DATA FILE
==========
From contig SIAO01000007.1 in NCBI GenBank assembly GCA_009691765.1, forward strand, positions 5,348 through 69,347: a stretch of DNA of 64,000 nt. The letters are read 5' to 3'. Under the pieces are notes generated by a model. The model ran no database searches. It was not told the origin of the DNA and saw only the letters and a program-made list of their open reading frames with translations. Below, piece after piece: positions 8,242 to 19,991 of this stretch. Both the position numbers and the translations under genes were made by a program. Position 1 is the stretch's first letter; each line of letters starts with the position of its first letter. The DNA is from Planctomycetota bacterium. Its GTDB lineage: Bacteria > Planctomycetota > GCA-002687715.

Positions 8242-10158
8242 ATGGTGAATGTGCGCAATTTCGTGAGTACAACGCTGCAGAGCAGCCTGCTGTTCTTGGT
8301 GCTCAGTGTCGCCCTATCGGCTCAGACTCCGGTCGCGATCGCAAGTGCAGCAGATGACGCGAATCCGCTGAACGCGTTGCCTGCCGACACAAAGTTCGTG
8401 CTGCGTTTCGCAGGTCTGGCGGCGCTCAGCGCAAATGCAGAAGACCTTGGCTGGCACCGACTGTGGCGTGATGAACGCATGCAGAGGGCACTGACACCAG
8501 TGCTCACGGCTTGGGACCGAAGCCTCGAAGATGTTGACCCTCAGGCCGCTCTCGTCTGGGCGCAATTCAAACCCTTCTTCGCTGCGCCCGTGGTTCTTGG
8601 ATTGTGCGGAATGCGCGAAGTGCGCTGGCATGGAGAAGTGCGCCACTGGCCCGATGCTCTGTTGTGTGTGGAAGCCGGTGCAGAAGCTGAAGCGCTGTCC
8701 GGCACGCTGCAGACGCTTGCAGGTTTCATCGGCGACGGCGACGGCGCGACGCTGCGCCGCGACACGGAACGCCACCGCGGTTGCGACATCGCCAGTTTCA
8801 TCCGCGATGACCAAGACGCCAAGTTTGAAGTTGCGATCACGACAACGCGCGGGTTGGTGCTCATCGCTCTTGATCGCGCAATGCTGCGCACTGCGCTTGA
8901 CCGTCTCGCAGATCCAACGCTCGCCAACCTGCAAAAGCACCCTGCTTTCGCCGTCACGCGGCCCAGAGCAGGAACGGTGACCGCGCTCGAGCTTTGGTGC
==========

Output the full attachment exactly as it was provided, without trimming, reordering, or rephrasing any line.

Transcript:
From contig SIAO01000007.1 in NCBI GenBank assembly GCA_009691765.1, forward strand, positions 5,348 through 69,347: a stretch of DNA of 64,000 nt. The letters are read 5' to 3'. Under the pieces are notes generated by a model. The model ran no database searches. It was not told the origin of the DNA and saw only the letters and a program-made list of their open reading frames with translations. Below, piece after piece: positions 8,242 to 19,991 of this stretch. Both the position numbers and the translations under genes were made by a program. Position 1 is the stretch's first letter; each line of letters starts with the position of its first letter. The DNA is from Planctomycetota bacterium. Its GTDB lineage: Bacteria > Planctomycetota > GCA-002687715.

Positions 8242-10158
8242 ATGGTGAATGTGCGCAATTTCGTGAGTACAACGCTGCAGAGCAGCCTGCTGTTCTTGGT
8301 GCTCAGTGTCGCCCTATCGGCTCAGACTCCGGTCGCGATCGCAAGTGCAGCAGATGACGCGAATCCGCTGAACGCGTTGCCTGCCGACACAAAGTTCGTG
8401 CTGCGTTTCGCAGGTCTGGCGGCGCTCAGCGCAAATGCAGAAGACCTTGGCTGGCACCGACTGTGGCGTGATGAACGCATGCAGAGGGCACTGACACCAG
8501 TGCTCACGGCTTGGGACCGAAGCCTCGAAGATGTTGACCCTCAGGCCGCTCTCGTCTGGGCGCAATTCAAACCCTTCTTCGCTGCGCCCGTGGTTCTTGG
8601 ATTGTGCGGAATGCGCGAAGTGCGCTGGCATGGAGAAGTGCGCCACTGGCCCGATGCTCTGTTGTGTGTGGAAGCCGGTGCAGAAGCTGAAGCGCTGTCC
8701 GGCACGCTGCAGACGCTTGCAGGTTTCATCGGCGACGGCGACGGCGCGACGCTGCGCCGCGACACGGAACGCCACCGCGGTTGCGACATCGCCAGTTTCA
8801 TCCGCGATGACCAAGACGCCAAGTTTGAAGTTGCGATCACGACAACGCGCGGGTTGGTGCTCATCGCTCTTGATCGCGCAATGCTGCGCACTGCGCTTGA
8901 CCGTCTCGCAGATCCAACGCTCGCCAACCTGCAAAAGCACCCTGCTTTCGCCGTCACGCGGCCCAGAGCAGGAACGGTGACCGCGCTCGAGCTTTGGTGC